If you own a home in a planned development, you're probably a member of a homeowners' association (HOA). The HOA has a lot of control over homeowners and their properties; it manages the community, enforces the rules and restrictions associated with living there, and decides how much to charge members in dues and special assessments. If you don't pay the dues and assessments, the HOA has several options to get you to pay up, like suing you for a money judgment or foreclosing on your home.
If you're behind on your HOA dues and assessments, check out the following FAQs to find out what methods the HOA might use to try to collect from you, how the HOA can foreclose on your home, your options for getting current on the debt, and more.
A homeowners' association (HOA) is a non-profit corporation that a developer creates when planning a community. The HOA is responsible for managing and maintaining the development.
If you buy a home that's part of an HOA, you automatically become a "member" of the association—you can't opt out. By purchasing your home, you agree to abide by the terms and conditions set out in the HOA's governing documents, including the Declaration of Covenants, Conditions, and Restrictions (CC&Rs). The CC&Rs describe the requirements and restrictions on how homeowners may use their properties. For example, the CC&Rs might say that you can't paint your house a particular color, hang a clothesline, or decorate your lawn with pink flamingoes. The CC&Rs also set out the rules for collecting dues and assessments.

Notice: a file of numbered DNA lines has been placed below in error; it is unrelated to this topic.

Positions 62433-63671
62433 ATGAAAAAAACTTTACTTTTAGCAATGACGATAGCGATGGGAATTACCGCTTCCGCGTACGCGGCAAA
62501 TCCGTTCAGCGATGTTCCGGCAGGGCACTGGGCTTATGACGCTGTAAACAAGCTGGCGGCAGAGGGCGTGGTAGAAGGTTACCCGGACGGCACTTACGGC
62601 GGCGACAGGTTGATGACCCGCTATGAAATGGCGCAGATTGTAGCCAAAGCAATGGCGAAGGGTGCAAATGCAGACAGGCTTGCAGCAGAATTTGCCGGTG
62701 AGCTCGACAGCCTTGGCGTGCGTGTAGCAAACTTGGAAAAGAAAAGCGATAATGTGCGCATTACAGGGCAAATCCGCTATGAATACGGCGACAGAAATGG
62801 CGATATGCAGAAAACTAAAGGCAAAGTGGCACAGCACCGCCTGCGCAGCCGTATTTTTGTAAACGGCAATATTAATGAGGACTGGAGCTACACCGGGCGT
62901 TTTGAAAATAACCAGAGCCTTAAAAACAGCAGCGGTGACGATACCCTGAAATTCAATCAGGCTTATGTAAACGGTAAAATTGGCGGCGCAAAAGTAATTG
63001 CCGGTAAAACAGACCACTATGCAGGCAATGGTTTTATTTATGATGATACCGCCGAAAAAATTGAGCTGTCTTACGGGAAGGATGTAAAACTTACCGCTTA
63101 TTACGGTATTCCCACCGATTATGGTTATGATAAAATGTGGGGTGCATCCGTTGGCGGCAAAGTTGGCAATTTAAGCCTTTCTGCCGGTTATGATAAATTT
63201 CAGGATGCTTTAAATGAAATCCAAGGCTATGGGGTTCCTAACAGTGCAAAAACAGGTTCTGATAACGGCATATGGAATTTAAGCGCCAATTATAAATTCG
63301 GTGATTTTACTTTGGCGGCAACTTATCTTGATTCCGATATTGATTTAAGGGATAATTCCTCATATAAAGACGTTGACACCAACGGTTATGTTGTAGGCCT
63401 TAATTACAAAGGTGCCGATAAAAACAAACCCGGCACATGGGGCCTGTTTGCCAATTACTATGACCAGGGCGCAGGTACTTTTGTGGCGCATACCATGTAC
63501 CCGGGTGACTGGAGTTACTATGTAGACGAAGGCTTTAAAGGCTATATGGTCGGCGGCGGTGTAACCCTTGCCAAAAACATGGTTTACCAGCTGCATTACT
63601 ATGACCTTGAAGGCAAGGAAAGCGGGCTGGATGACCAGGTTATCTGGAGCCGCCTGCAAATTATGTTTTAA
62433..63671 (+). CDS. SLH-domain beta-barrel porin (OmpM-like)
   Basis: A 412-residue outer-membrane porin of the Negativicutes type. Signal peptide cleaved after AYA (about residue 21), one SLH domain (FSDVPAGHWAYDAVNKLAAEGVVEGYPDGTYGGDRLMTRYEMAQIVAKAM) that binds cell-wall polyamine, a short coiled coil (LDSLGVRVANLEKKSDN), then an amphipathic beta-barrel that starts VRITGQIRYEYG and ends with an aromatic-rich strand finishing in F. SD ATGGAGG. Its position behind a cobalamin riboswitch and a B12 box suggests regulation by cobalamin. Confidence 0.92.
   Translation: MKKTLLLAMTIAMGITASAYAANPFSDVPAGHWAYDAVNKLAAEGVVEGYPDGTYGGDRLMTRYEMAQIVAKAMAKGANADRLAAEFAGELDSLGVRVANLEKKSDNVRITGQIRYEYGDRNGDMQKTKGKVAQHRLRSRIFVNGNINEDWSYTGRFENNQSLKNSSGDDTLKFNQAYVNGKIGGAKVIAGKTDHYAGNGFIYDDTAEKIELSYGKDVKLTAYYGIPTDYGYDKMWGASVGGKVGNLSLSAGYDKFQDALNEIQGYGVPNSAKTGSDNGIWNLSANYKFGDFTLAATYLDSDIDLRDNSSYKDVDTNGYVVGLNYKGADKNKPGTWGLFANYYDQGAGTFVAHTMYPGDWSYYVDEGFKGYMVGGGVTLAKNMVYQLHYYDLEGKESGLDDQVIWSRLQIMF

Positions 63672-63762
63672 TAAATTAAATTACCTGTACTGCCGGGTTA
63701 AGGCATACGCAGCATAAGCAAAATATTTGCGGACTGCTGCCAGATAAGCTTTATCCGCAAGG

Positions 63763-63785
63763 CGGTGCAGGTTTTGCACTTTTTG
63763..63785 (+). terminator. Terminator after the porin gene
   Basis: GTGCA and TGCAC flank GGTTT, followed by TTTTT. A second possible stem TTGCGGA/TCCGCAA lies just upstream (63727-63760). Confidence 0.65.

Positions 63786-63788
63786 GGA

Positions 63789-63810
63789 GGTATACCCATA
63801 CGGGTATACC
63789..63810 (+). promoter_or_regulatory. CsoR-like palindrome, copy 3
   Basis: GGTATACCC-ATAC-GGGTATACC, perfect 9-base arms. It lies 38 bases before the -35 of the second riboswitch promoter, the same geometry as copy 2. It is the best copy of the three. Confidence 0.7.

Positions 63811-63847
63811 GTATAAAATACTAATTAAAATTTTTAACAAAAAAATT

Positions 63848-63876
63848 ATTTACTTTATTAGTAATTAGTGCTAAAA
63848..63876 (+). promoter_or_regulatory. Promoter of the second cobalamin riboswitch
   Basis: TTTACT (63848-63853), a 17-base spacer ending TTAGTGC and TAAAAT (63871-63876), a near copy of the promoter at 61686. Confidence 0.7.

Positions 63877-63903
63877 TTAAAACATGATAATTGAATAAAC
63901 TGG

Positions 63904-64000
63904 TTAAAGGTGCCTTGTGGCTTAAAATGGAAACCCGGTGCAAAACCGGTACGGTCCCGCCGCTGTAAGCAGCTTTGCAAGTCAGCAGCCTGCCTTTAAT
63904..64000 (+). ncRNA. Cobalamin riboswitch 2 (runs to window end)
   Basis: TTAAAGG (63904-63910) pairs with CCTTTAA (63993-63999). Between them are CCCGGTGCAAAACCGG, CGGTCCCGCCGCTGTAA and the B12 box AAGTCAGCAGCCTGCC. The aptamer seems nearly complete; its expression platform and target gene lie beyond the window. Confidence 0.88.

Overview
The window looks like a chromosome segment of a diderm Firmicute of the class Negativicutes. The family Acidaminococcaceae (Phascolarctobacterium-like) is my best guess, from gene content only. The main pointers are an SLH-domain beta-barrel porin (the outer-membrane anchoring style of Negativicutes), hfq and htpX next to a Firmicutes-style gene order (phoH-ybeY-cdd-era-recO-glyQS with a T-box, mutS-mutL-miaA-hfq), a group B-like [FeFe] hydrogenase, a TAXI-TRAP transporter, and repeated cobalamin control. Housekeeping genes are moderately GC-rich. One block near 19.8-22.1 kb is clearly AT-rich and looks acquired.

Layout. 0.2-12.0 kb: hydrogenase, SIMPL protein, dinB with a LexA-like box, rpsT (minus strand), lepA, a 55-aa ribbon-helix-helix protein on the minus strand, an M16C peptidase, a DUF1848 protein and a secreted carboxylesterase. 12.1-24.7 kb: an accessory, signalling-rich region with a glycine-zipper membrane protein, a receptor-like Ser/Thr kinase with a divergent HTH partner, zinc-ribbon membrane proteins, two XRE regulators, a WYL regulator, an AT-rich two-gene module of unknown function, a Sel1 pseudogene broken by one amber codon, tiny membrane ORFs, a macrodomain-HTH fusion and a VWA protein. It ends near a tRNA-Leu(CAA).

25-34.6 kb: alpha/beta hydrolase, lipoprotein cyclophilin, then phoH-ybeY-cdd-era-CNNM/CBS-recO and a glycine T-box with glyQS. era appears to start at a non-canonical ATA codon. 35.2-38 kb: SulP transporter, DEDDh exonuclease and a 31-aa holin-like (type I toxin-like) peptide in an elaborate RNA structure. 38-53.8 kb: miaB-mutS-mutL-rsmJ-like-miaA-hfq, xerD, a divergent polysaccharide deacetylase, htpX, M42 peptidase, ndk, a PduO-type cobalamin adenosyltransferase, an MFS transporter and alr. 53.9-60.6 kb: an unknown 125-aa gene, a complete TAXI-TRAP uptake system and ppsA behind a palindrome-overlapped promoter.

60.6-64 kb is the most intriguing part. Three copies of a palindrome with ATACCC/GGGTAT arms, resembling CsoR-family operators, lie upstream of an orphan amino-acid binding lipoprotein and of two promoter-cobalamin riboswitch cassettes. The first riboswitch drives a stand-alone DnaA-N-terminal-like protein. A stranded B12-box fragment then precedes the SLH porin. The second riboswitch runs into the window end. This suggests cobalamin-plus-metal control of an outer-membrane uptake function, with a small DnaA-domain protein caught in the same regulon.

If you live in a planned community, you're probably a member of a homeowners' association (HOA). Each year, the HOA's board of directors develops a budget for the community and decides how much to charge each unit or household, usually as monthly dues or on some other fixed schedule, such as quarterly or annually. The dues and special assessments pay for maintaining the development's common areas, routine maintenance and repairs in the neighborhood, and various community services.
To figure out how much to charge each household in regular assessments, the board sets an "operating budget" and a "reserve budget" each year. The operating budget pays for everyday expenses needed for the development, like landscaping the common areas, pool maintenance, trash removal, and security services. The reserve fund covers any unexpected repairs that come up. For example, the HOA might use reserve funds to pay for fixing potholes or a damaged sidewalk. By collecting money for a reserve fund, the board ensures that the HOA has money available to pay for unexpected repairs when they come up.
But sometimes, the HOA board isn't accurate in its prediction about what costs will arise and when. So, the monthly dues and reserves could fall short. If, say, the monthly operating expenses are higher than expected, or an unexpected catastrophe or natural disaster happens that causes damage that insurance doesn't pay, the board may assess a special assessment. A "special assessment" is a one-time charge for an unexpected cost that the HOA's reserve funds won't cover.